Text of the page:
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Professor Paul Stiff 1949 - 2011

Professor paul Stiff

Professor Paul Stiff, pictured centre

Professor Paul Stiff, typographer, design historian, writer and teacher, has died after a long illness. Since 1980 Paul taught typography and graphic communication in the department of the same name at the University of Reading. Here he was a leading protagonist for 'design for reading' and inspired generations of undergraduates.

In his teaching Paul's aim was to construct a knowledge base to inform the exercise of professional judgement, and to develop the ‘reflective practitioner' model of design engagement. He planned, developed and directed for its first four years the innovative and renowned MA programme in Information Design. This has recruited internationally (USA, Canada, Australia, Norway, Brazil, Chile, EU) and has provided a life-changing and transformative experience for its graduates.

He was a meticulous teacher and would not countenance sloppy thinking of any kind; he challenged, irritated, inspired, encouraged, antagonised and stimulated would-be typographers and information designers. Those who responded to his questioning and insistence to try again realised that such demands were driven by his belief in the importance and value of the discipline that he nurtured and loved. Such students have gone on to become exceptional designers, some of them teachers, and some writers: Paul regarded it as his privilege to have been able to guide them.

Paul was an exemplary editor and designer of  leading journals in typography and graphic communication, regarding this as an essential element of the subject building necessary for an emerging academic discipline. He was co-editor of Information Design Journal from 1985 to 1989, and was sole editor until 1999. He was founder editor of Typography Papers in 1996, now internationally recognised as the benchmark for research and scholarship in the field.

Paul's writing has defined the subject in numerous ways, and it is difficult to select particular examples. However, three lengthy essays deserve particular mention to demonstrate first, the breadth of engagement with the subject, and second, the extent of the intellectual enquiry that underpins his work. His paper. ‘Instructing the printer: what specification tells about typographic designing', written in 1996, looked at the relationship between designers, compositors and quality. Nearly ten years later ‘Brunelleschi's epitaph and the design of public letters in fifteenth-century Florence' was about the design of inscriptions in works of art and architecture. In ‘Austerity, optimism; modern typography in Britain after the war' he wrote about post-war Britain through the lens of ‘design for printing' and the foundations that were built at this time for modern design and ways of doing it.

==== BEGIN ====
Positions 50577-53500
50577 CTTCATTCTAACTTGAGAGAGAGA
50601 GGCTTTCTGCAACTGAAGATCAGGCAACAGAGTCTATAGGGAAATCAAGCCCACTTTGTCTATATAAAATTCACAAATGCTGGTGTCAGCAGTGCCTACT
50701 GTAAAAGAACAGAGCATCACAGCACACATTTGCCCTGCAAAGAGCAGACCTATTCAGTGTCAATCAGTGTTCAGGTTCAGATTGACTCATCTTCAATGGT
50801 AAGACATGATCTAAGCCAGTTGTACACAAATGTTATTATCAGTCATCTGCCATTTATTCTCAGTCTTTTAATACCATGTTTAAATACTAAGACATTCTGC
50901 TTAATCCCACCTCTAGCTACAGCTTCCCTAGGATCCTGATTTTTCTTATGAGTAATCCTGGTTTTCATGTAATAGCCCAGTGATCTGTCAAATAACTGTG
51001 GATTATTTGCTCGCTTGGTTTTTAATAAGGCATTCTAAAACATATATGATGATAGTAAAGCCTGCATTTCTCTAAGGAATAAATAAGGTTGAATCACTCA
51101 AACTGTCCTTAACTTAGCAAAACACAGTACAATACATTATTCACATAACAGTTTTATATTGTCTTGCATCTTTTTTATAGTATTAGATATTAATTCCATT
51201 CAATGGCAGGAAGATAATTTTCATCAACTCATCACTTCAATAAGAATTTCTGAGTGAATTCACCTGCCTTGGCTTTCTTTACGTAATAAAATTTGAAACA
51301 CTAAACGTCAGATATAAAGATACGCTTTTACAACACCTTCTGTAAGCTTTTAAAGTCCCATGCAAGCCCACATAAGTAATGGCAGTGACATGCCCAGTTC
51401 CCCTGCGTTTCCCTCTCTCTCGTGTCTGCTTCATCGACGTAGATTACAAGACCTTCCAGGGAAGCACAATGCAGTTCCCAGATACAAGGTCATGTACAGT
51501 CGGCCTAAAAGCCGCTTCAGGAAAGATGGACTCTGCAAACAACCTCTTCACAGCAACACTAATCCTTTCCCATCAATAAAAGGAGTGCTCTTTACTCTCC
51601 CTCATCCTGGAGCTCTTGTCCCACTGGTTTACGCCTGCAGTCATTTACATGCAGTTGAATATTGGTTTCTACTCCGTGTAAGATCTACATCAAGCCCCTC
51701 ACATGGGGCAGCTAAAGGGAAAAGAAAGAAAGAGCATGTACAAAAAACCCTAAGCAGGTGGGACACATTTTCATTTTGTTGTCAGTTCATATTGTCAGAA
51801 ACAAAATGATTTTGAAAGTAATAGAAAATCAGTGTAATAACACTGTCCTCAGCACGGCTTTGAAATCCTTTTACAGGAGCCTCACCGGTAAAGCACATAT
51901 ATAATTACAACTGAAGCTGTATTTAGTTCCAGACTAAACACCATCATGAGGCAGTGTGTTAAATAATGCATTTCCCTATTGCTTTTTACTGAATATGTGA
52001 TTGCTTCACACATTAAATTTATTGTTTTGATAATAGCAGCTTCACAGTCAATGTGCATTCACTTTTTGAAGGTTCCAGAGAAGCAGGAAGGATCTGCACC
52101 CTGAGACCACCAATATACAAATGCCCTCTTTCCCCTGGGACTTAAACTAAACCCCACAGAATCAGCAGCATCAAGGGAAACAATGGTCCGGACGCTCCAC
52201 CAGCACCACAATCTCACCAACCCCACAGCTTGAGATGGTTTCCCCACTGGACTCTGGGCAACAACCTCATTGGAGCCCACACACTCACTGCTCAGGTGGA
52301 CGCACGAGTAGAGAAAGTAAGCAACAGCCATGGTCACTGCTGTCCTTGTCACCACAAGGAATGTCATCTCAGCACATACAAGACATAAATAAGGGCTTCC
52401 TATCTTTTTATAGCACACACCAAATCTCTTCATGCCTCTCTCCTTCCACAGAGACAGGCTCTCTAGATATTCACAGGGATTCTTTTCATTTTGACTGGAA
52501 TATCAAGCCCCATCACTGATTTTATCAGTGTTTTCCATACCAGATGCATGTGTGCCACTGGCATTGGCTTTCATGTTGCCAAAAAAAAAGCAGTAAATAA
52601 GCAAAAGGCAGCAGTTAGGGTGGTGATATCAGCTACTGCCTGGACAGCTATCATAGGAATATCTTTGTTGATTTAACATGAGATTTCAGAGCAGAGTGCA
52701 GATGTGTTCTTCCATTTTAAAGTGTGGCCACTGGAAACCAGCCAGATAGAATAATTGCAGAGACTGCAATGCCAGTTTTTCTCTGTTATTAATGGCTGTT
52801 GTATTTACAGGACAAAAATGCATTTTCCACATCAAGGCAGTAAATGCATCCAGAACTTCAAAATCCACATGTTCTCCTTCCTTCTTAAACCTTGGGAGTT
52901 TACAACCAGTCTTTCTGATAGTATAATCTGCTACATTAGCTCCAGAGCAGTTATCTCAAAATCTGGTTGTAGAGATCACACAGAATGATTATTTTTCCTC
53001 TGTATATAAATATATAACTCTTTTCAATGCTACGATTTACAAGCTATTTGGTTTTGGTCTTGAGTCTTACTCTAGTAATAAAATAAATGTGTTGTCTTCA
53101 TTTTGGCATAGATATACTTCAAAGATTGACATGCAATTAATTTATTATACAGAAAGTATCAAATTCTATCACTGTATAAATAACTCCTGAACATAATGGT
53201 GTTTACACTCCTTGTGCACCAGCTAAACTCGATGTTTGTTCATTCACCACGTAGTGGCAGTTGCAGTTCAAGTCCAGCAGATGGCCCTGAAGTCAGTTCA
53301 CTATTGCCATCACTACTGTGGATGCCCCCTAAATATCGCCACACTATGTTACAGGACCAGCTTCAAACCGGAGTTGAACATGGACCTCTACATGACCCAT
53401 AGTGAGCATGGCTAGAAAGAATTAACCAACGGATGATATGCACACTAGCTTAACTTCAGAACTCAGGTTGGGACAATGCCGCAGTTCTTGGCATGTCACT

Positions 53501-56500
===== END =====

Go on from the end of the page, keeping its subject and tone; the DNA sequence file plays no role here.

Since 2004 Paul has been Principal Investigator in two major projects funded by the Arts and Humanities Research Council: 'The optimism of modernity' and 'Designing information in everyday life 1815­-1914'. Both of these embrace the 'design for reading' theme that has pervaded his work, and they bring together history, theory and practice in ways that have attracted considerable attention: of one of the 'Optimism of modernity' published volumes one Royal Design of British Industry wrote: 'a sensational set of essays - a really important document in design history'. Paul enjoyed working on these projects because, as with his teaching, he influenced and challenged his post-docs. He brought together ideas from these projects in his last public speaking engagement, at the ATypI conference in Dublin where he talked about typographies in everyday life, viewed through lenses both historical and political. It considered the social contexts in which everyday reading happens, and the diverse social practices of literacy. Typography ran as a thread through these themes.

Paul has played a central part in building the world-class Department of Typography and Graphic Communication. That Reading is now the pre-eminent place for the subject is due in no small part to his work and engagement. Many of Paul's students and colleagues were inspired by his love of food, wine and cooking, and will have relished and savoured his ribollita, polenta with a simple tomato sauce, or a glass of madeira and 'plain cake'. One of his greatest pleasures in the last few months of his life were the lunches, teas and suppers that he shared with colleagues and friends.   

Sue Walker | March 2011

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